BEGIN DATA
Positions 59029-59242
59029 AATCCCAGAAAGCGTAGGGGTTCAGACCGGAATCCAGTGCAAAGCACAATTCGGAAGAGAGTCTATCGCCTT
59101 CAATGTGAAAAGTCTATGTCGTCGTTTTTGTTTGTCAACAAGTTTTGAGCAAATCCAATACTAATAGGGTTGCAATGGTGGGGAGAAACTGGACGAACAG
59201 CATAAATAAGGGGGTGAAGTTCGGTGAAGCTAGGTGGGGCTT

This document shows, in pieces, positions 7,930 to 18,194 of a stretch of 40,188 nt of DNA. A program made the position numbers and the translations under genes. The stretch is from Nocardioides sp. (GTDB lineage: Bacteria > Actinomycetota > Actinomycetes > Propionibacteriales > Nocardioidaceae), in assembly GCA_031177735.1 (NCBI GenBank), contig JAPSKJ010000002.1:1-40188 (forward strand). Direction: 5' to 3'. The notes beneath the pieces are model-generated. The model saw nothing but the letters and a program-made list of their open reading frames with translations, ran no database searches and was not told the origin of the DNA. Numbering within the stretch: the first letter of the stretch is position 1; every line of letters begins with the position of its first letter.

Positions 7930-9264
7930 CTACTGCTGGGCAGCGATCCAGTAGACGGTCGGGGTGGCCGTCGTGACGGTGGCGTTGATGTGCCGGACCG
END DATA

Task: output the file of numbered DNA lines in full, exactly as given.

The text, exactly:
Positions 59029-59242
59029 AATCCCAGAAAGCGTAGGGGTTCAGACCGGAATCCAGTGCAAAGCACAATTCGGAAGAGAGTCTATCGCCTT
59101 CAATGTGAAAAGTCTATGTCGTCGTTTTTGTTTGTCAACAAGTTTTGAGCAAATCCAATACTAATAGGGTTGCAATGGTGGGGAGAAACTGGACGAACAG
59201 CATAAATAAGGGGGTGAAGTTCGGTGAAGCTAGGTGGGGCTT

This document shows, in pieces, positions 7,930 to 18,194 of a stretch of 40,188 nt of DNA. A program made the position numbers and the translations under genes. The stretch is from Nocardioides sp. (GTDB lineage: Bacteria > Actinomycetota > Actinomycetes > Propionibacteriales > Nocardioidaceae), in assembly GCA_031177735.1 (NCBI GenBank), contig JAPSKJ010000002.1:1-40188 (forward strand). Direction: 5' to 3'. The notes beneath the pieces are model-generated. The model saw nothing but the letters and a program-made list of their open reading frames with translations, ran no database searches and was not told the origin of the DNA. Numbering within the stretch: the first letter of the stretch is position 1; every line of letters begins with the position of its first letter.

Positions 7930-9264
7930 CTACTGCTGGGCAGCGATCCAGTAGACGGTCGGGGTGGCCGTCGTGACGGTGGCGTTGATGTGCCGGACCG